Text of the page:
Paleoanthropology

What do paleoanthropologists do?
Answered by Discovery Channel
  • Discovery Channel

    Discovery Channel

  1. Anthropology is the study of human beings and their origins, and paleontology is the study of prehistoric life. Paleoanthropologists, then, essentially combine the two disciplines to study ancient hominid evidence -- bones, footprints, etc. -- in an effort to understand the evolutionary ascent of man.

    The discipline is frequently ascribed the late-19th century for its beginnings, particularly with the discovery of "Neanderthal Man" in Germany and the later publication of Charles Darwin's Origin of Species in 1859. Both helped sparked the search for man's evolutionary origins, and in that search the sub-discipline of paleoanthropology was born.

    Today's paleoanthropologists spend much of their time doing research in the field, excavating finds they hope will be important, and analyzing their findings and data in a laboratory setting. Typically, when finds warrant it, scientists in the field will publish papers on their work. They also spend a great deal of time teaching in college and university settings as well as conferring with colleagues in the field to pore over research, share thoughts and brainstorm new research ideas [source: Becoming Human].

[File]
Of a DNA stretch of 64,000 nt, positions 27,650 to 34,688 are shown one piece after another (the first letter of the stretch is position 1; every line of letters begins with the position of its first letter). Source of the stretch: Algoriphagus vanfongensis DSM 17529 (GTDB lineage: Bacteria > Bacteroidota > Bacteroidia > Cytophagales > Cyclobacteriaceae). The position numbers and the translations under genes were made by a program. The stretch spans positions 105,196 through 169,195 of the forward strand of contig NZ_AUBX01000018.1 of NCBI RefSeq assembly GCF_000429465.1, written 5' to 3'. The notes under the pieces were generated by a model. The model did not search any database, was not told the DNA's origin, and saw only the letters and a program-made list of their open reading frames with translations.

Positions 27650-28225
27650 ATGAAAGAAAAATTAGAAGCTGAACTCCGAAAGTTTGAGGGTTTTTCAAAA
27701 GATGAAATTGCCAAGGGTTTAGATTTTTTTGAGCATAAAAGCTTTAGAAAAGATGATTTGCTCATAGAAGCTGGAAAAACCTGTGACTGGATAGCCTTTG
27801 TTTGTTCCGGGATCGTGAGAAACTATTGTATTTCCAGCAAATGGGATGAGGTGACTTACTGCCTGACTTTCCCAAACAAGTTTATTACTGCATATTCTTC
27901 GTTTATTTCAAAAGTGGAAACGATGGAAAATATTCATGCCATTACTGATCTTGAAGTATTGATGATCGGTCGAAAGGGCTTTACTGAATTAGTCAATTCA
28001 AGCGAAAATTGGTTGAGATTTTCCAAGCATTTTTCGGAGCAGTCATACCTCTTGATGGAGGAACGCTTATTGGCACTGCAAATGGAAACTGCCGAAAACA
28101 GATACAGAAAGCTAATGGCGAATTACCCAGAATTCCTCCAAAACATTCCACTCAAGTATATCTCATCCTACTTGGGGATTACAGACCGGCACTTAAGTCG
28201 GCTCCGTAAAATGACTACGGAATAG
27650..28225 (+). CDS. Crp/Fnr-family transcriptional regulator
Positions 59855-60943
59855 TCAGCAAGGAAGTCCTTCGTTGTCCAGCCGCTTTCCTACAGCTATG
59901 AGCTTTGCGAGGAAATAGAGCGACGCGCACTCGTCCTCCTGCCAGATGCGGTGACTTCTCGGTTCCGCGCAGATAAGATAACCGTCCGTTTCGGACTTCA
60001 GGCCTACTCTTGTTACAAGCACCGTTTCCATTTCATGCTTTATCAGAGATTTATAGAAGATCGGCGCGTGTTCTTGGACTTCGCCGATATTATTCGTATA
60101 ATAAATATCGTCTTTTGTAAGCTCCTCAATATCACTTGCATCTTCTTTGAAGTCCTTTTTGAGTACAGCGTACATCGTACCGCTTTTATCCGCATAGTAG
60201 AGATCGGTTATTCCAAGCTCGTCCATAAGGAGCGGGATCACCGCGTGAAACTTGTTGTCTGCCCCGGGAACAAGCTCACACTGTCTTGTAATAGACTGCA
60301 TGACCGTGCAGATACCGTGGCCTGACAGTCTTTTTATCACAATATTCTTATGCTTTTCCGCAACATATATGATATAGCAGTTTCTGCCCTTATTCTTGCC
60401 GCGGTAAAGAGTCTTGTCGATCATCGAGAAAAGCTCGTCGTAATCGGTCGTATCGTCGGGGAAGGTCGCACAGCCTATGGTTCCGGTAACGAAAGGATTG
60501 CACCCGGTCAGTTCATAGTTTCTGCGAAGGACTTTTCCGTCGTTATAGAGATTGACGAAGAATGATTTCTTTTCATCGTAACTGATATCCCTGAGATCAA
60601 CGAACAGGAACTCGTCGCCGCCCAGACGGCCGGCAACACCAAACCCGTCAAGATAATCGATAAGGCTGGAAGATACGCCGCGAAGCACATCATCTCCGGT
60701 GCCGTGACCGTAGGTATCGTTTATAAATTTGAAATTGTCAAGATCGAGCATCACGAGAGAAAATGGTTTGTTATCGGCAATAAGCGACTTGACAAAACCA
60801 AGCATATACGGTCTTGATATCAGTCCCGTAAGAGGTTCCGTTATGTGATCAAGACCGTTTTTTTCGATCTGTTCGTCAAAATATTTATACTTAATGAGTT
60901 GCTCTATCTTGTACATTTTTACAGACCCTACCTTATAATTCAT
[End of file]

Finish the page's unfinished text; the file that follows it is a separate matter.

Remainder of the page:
The efforts of paleoanthropologists have led to some truly groundbreaking finds as the 1974. For example, there was the discovery of a 3.2-million-year-old Australopithecus afarensis specimen in Ethiopia -- you might know the ancient hominid by her nickname: "Lucy." In 1891, the so-called "Java Man" was discovered on Indonesia's Java island -- about 700,000 years old. Thirty-eight years later, "Peking Man" was discovered as part of a series of finds beginning in 1929. And in 1984, the nearly complete skeleton of "Turkana Boy" -- probably about 11 to 12 years old -- was found in Kenya. It was the most complete specimen of Homo erectus and was about 1.6 million years old [source: Talk Origins]. Finds such as these help paleoanthropologists piece together the long evolutionary story that culminates with us -- modern man.

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